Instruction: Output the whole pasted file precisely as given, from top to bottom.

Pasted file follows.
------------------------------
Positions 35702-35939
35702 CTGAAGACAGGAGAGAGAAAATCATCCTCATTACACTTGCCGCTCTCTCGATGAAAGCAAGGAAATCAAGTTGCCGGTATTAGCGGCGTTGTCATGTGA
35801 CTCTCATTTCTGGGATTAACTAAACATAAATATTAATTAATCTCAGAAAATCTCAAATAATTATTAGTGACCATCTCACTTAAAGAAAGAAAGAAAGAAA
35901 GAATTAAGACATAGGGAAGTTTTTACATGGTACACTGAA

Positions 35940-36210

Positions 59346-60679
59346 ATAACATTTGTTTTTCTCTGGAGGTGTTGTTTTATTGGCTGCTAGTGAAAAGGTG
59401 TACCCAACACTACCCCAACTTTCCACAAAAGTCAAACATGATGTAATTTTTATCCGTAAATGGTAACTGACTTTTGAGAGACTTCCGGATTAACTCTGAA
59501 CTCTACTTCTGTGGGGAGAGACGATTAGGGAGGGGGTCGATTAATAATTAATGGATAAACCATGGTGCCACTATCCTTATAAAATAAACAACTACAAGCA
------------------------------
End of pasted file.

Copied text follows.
Positions 35702-35939
35702 CTGAAGACAGGAGAGAGAAAATCATCCTCATTACACTTGCCGCTCTCTCGATGAAAGCAAGGAAATCAAGTTGCCGGTATTAGCGGCGTTGTCATGTGA
35801 CTCTCATTTCTGGGATTAACTAAACATAAATATTAATTAATCTCAGAAAATCTCAAATAATTATTAGTGACCATCTCACTTAAAGAAAGAAAGAAAGAAA
35901 GAATTAAGACATAGGGAAGTTTTTACATGGTACACTGAA

Positions 35940-36210

Positions 59346-60679
59346 ATAACATTTGTTTTTCTCTGGAGGTGTTGTTTTATTGGCTGCTAGTGAAAAGGTG
59401 TACCCAACACTACCCCAACTTTCCACAAAAGTCAAACATGATGTAATTTTTATCCGTAAATGGTAACTGACTTTTGAGAGACTTCCGGATTAACTCTGAA
59501 CTCTACTTCTGTGGGGAGAGACGATTAGGGAGGGGGTCGATTAATAATTAATGGATAAACCATGGTGCCACTATCCTTATAAAATAAACAACTACAAGCA